Myanmar: Aung San Suu Kyi, Has She Changed? – Analysis


By C. S. Kuppuswamy

“Suu Kyi is no longer a dissident, but part of a system that she hopes to transform”– Aung Saw (The Irrawaddy 24 September 2012).

The answer is perhaps yes and perhaps no.  The common perception is that she has changed from the political dissident and pro-democracy activist to put on the mantle of a suave diplomatic politician.  She said in a lecture at Harvard “I have always seen myself as a politician. What do you think I have been doing for the past 24 years”. Her views on so many current issues during her recent successful trip to US and thereafter substantiates this perception.  However it is rather harsh to indicate that she has “sold out” to the government as indicated by a Shan leader in the US.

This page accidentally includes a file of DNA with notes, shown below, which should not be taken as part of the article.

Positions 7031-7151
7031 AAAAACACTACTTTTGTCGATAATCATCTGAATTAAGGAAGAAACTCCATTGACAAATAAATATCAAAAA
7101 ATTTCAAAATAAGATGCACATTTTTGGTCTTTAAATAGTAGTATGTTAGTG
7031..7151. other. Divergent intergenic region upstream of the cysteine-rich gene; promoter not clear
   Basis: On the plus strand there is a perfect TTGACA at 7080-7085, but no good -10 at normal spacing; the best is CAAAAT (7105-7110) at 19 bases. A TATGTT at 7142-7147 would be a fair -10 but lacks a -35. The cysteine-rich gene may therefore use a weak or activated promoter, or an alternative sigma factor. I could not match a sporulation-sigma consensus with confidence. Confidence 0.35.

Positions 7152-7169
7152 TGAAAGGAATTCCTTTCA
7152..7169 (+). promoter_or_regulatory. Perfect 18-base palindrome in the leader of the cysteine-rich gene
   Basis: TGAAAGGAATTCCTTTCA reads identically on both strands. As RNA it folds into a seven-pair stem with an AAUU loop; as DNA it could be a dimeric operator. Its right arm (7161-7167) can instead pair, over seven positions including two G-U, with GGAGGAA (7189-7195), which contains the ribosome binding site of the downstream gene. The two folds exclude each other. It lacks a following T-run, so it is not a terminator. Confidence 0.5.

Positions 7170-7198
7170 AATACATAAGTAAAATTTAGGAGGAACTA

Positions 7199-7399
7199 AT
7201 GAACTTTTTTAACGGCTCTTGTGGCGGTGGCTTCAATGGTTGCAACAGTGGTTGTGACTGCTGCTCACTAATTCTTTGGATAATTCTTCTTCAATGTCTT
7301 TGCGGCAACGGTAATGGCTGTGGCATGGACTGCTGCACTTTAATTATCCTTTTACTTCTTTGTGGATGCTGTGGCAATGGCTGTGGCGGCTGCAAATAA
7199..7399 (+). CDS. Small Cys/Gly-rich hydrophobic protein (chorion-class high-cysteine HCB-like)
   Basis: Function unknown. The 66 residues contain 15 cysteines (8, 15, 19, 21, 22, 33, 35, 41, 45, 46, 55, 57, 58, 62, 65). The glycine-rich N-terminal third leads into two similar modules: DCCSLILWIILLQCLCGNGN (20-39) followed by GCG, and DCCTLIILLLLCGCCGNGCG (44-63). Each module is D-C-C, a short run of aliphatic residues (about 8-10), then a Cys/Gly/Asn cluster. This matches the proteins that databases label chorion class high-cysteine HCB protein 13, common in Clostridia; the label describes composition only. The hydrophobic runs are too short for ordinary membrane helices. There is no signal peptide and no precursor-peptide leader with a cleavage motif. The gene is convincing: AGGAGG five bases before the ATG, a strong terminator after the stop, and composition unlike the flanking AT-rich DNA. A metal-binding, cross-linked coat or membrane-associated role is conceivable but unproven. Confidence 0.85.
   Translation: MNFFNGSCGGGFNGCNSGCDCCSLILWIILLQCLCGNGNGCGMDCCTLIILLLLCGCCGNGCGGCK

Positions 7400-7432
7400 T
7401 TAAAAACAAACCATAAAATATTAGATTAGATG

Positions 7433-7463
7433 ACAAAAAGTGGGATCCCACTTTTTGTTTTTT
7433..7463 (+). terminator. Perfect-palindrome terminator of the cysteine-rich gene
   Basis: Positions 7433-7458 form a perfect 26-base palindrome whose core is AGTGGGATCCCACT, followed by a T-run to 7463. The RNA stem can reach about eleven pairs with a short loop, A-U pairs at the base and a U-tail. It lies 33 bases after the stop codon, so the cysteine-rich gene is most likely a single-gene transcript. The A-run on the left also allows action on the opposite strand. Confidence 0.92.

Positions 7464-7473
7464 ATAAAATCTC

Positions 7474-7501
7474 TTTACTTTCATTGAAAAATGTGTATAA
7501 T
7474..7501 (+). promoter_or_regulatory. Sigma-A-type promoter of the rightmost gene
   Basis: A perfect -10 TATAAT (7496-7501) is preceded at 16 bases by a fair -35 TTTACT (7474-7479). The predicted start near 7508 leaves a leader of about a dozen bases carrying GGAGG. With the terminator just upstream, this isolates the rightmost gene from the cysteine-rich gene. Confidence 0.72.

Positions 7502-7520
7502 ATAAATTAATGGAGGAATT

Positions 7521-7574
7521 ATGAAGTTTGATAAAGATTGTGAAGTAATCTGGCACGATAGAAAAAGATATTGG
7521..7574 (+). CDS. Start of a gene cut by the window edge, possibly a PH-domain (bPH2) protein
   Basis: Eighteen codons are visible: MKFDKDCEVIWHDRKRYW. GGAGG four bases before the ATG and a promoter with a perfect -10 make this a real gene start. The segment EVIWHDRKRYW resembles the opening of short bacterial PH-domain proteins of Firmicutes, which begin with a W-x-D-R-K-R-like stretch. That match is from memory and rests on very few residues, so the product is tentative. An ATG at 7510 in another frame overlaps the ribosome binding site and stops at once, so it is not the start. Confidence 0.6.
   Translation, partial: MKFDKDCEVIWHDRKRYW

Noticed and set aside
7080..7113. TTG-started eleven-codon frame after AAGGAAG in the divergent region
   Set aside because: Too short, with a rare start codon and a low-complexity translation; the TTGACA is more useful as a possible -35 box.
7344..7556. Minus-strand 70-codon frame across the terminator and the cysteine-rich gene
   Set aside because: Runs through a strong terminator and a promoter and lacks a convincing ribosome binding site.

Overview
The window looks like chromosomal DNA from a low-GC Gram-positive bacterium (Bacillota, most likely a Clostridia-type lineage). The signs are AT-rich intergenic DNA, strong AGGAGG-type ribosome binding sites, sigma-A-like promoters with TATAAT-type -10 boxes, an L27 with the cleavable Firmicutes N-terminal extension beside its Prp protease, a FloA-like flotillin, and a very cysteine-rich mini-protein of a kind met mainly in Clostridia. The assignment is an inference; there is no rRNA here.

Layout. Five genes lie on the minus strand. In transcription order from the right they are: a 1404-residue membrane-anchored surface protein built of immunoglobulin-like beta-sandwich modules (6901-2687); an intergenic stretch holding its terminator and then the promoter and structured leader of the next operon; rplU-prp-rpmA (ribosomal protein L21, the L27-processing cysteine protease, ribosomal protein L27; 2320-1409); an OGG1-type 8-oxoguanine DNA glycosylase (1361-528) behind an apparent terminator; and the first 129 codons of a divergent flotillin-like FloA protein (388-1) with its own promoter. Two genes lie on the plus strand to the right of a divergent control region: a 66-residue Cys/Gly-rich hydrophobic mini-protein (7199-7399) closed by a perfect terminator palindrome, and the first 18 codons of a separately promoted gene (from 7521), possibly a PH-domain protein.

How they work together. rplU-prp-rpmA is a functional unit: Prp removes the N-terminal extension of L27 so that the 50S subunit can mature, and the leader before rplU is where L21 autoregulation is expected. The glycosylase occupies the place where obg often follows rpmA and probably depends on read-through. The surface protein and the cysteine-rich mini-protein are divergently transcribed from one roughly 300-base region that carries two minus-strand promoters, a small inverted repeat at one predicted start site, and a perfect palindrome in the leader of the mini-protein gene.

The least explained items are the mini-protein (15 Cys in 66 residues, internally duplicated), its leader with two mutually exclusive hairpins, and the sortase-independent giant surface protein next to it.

Her views/ Comments:

The Kachin War

When in London in June 2012, she was questioned on the military offensive against the Kachins, she replied “We want to know what’s happening more clearly before condemn one party or the other”.

Reactions: The Kachin community was livid.  The Kachinland News website called her reply an “insult”.  An open letter by 23 Kachin groups worldwide said Suu Kyi was “condoning state-sanctioned violence (Special report by Andrew R. C. Marshall (Reuters) – 05 Oct. 2012).

President Thein Sein

“We must remember that the reform process was initiated by President Thein Sein.  I believe that he is keen on democratic reforms.  But how the executive goes about implementing these reforms is what we have to watch” Suu Kyi said in Washington as she received the Congressional Gold Medal (The Irrawaddy 24 September 2012).